To live in a world permeated with evil is enough to make you angry. Those we love can arouse deep anger within us as they purposely or unknowingly hurt us. People unleash enormous wickedness and suffering on the world at large, and suddenly we find ourselves sucked into evil's vortex. How should the Christian respond? Is it legitimate to become angry, either over our own pain or the suffering inflicted on others?

At first glance, the New Testament exacerbates the conundrum. Both Jesus (Matt. 5:22) and Paul (Eph. 4:27) teach that anger is inappropriate or at best should be short-lived (Eph. 4:26-27), but both clearly became angry at times (Matt. 22; Gal. 1). Our experience and the Bible both suggest that there is legitimate anger and sinful anger. How are we to distinguish them?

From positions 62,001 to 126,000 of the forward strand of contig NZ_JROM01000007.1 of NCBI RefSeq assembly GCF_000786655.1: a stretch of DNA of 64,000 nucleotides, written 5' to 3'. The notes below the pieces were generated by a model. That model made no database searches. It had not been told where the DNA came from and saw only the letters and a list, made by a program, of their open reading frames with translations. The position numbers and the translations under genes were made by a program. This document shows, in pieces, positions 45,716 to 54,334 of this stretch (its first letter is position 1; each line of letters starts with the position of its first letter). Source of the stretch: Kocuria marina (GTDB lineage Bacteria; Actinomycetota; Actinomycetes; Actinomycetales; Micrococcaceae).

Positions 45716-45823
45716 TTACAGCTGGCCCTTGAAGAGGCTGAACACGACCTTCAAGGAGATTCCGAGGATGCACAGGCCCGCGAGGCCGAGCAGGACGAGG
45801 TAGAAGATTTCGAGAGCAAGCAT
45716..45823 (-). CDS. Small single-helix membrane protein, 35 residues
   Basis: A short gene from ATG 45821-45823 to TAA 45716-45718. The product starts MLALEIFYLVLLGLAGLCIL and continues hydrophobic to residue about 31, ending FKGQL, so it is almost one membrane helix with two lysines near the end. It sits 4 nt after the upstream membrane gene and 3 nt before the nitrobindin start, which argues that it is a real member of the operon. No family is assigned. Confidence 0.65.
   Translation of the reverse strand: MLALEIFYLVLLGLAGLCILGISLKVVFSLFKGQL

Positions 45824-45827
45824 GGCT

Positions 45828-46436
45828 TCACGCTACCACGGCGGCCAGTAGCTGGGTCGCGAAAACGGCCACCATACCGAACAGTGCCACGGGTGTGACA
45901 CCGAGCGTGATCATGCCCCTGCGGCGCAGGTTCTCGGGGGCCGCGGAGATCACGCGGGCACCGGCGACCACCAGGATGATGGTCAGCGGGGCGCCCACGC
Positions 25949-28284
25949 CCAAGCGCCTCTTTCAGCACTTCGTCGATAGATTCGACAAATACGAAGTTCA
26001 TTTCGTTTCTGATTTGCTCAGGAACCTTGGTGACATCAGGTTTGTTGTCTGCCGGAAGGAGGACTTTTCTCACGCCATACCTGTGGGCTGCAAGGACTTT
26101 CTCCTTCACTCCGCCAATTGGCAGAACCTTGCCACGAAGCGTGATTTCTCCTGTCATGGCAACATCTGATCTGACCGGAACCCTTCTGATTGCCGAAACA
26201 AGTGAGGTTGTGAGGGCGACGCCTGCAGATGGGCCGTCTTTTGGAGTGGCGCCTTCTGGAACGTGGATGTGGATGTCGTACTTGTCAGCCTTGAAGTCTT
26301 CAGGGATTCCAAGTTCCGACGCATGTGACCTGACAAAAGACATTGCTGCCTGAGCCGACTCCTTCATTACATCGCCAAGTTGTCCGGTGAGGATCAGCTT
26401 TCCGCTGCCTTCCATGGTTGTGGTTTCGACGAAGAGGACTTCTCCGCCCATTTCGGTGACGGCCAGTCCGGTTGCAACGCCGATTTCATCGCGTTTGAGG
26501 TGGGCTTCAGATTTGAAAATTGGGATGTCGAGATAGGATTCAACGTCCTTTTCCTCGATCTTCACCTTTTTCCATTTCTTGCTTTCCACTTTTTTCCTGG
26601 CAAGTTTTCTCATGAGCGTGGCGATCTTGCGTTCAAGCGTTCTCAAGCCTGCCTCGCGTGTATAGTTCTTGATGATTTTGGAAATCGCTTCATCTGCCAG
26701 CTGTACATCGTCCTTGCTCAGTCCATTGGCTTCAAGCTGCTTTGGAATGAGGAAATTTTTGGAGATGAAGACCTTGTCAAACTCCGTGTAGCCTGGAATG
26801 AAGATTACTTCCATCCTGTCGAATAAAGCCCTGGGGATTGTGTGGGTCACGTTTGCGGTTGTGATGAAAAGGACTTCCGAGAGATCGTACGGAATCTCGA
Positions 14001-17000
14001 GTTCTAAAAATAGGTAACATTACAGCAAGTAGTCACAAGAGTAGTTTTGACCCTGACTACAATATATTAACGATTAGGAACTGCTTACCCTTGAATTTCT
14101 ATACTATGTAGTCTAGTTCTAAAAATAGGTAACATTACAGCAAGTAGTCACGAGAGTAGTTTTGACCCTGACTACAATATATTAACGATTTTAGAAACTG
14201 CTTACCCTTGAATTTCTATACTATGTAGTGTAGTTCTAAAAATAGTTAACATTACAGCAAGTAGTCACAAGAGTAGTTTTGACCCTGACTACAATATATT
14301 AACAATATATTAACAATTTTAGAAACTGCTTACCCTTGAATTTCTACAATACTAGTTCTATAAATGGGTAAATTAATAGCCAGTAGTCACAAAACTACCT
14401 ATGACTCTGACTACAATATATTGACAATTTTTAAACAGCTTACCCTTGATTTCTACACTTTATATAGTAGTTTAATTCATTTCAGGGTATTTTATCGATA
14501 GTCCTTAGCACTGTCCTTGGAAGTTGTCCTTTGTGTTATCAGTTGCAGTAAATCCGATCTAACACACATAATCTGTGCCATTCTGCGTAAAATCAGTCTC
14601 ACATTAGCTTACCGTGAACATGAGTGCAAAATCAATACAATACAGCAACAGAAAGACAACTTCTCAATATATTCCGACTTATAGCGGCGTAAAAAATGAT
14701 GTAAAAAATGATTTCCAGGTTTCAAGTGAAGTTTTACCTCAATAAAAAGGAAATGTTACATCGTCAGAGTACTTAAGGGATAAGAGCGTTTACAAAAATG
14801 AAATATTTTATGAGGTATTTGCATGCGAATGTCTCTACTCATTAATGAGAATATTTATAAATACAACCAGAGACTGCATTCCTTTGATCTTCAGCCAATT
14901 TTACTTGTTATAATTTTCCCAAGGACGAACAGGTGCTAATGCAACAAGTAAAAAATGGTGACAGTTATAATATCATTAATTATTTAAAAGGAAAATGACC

In this book, Andrew D. Lester, professor of pastoral theology and pastoral counseling at Texas Christian University's Brite Divinity School, helps the Christian community reliably navigate the stormy waters of anger, offering a wise and practical "theology of anger."

Too many Christians, Lester believes, have been taught that anger is always sinful. "One friend said that he didn't hear this explicit message from the pulpit, 'but it is what I heard implicitly, a part of the air I breathed [at church] but never named with words directly'—a common report from the Christians with whom I minister." Therefore many Christians, Lester notes, assume that anger is sinful and should be absent from the spiritually mature.

Lester admits that "anger that is expressed destructively toward others, ourselves, or God adversely affects our spiritual journey. Anger's power can destroy our health, our relationships, our community, and our sense of God's presence and grace." ...

Subscriber access only You have reached the end of this Article Preview

To continue reading, subscribe now. Subscribers have full digital access.

Our digital archives are a work in progress. Let us know if corrections need to be made.